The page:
PraedSt
2008-Oct-24, 11:08 AM
I once spent a year doing something similar. For pretty much anything that has a market (adequate volumes), if you plot volume on the x axis, price on the y axis and time on the z, you get lots of pretty spirals. It's my own little economics ATM theory: one day I'll discover why spirals exist, and publish. ;)
Yeah, right I hear you say..

Anyway, the only tiny flaw in my otherwise cunning plan, was that this presentation/model was completely and utterly useless in making money. :rolleyes:

Robert Tulip
2008-Oct-24, 11:29 AM
.. if you plot volume on the x axis, price on the y axis and time on the z, you get lots of pretty spirals... the only tiny flaw in my otherwise cunning plan, was that this presentation/model was completely and utterly useless in making money. :rolleyes:The stars put on a show for free. The advantage of this model over economic models is that it is a permanent environmental feature which can be accurately plotted into the future.

This model reflects the planetary musical composition here (http://www.purevolume.com/RobertTulip). The notes on this composition are built from the positions of Jupiter, Saturn and Neptune over 179 years with every fourth note a Jupiter-Saturn conjunction/unison. These notes can be mapped as vectors between the planetary helixes.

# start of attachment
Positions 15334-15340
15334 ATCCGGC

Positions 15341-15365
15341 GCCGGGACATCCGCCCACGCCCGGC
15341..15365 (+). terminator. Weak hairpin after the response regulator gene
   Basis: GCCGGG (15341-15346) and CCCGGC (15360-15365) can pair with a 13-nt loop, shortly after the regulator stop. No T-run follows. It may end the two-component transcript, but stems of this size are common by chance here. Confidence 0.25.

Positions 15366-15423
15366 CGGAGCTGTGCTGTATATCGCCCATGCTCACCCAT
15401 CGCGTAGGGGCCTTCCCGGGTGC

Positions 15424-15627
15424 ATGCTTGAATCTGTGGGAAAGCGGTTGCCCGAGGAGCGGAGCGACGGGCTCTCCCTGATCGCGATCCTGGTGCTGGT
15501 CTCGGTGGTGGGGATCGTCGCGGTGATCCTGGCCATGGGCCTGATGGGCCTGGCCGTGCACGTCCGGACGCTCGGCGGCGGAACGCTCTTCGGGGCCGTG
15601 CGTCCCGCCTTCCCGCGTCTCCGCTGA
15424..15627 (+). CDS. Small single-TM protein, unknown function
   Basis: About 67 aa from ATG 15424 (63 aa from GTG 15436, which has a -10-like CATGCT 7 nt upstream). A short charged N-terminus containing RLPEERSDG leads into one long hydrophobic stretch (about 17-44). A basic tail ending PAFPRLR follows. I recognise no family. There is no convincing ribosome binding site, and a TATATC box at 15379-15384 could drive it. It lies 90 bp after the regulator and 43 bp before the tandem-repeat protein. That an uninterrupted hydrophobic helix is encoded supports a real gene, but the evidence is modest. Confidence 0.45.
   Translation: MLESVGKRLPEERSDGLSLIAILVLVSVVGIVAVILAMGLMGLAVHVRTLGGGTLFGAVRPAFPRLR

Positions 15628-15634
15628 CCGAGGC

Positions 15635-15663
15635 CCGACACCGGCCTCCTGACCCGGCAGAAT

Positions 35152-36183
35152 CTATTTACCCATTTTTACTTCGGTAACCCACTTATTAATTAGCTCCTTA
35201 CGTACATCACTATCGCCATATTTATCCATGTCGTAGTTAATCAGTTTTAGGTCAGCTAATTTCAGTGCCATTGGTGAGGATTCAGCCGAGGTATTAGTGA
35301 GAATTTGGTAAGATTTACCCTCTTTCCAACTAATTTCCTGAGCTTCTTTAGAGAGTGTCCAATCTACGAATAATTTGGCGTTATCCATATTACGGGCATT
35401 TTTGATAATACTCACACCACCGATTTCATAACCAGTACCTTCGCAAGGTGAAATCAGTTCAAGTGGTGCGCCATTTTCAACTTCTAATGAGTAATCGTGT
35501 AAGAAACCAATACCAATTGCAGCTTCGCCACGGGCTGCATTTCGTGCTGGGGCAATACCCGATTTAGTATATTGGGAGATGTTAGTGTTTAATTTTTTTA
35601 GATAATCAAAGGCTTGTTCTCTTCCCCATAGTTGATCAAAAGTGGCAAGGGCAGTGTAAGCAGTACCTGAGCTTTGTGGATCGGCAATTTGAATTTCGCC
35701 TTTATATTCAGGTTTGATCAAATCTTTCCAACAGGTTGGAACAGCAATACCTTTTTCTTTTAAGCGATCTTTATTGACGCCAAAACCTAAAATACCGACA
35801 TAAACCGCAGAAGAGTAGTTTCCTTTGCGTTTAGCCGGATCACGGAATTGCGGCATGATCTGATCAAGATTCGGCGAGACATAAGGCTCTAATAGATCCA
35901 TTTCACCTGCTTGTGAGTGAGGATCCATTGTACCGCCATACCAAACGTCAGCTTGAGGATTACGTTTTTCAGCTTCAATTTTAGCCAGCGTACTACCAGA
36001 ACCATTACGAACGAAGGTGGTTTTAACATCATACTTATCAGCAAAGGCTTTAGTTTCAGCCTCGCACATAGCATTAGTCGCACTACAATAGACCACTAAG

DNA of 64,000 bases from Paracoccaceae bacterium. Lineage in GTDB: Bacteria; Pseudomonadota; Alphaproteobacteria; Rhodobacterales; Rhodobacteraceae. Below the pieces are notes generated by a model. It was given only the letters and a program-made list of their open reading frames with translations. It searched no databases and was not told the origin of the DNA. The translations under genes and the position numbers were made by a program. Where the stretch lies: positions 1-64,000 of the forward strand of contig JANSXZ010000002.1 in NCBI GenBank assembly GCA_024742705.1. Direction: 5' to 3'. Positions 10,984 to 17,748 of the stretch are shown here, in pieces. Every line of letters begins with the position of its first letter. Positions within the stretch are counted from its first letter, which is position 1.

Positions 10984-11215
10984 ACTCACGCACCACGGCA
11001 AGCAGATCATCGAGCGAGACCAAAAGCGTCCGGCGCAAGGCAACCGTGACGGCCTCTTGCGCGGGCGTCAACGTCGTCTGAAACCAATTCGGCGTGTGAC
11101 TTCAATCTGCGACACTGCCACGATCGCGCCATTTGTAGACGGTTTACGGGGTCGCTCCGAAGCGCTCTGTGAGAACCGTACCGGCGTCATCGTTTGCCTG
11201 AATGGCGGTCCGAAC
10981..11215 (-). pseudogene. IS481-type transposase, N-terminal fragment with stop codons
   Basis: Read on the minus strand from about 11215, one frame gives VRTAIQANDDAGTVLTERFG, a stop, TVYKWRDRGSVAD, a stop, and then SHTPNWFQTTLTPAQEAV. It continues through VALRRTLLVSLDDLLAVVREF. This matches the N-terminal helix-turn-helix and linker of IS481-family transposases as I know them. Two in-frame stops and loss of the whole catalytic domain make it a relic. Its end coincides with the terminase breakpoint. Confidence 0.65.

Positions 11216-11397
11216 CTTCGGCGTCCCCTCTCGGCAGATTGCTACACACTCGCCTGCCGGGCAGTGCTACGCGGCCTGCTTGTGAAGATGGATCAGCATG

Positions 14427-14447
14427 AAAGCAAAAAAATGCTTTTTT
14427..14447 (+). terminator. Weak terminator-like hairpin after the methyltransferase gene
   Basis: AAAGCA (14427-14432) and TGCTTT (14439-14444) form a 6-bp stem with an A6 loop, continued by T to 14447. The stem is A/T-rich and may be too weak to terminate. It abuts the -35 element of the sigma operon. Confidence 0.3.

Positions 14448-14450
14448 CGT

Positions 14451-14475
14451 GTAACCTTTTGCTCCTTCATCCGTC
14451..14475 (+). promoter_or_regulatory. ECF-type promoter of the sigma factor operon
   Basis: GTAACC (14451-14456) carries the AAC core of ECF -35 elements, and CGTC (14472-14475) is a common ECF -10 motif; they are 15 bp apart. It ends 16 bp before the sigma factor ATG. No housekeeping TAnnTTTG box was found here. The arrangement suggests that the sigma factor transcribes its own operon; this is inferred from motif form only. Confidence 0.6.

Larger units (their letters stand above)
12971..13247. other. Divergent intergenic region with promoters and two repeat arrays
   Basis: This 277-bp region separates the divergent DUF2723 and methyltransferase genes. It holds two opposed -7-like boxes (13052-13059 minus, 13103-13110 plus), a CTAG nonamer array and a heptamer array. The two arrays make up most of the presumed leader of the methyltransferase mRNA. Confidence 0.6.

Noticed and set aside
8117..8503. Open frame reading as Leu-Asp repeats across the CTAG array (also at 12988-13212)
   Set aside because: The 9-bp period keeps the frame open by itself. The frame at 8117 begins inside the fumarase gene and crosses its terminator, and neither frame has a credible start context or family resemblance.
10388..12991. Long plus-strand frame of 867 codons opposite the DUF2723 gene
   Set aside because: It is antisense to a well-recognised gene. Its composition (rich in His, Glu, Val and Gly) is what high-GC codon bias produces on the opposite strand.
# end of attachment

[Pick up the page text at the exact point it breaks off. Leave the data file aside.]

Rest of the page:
tusenfem
2008-Oct-24, 01:55 PM
It is useful to incorporate time into models of space. This model takes the two dimensional XY plane ellipses of the gas giants and introduces the third Z dimension of movement along the vertical axis of the sun to represent the paths of the planets in space. It is a simplified model - in reality the Z axis is not vertical because the solar system plane is not orthogonal to the path of the sun around the galaxy. The model presents interesting questions in astrophysics. It can be analysed to portray the exact path over time of all objects in the system. For example, the path of the sun can be analysed against the overall helix structure to show how the position of the sun relates to a central axis line and to the centre of mass. It can be shown how far off a straight line/even curve the planets pull the momentum of the sun. If this model was the diameter of a coin the near star Alpha Centauri would be one hundred metres away. This is a model of our galactic environment.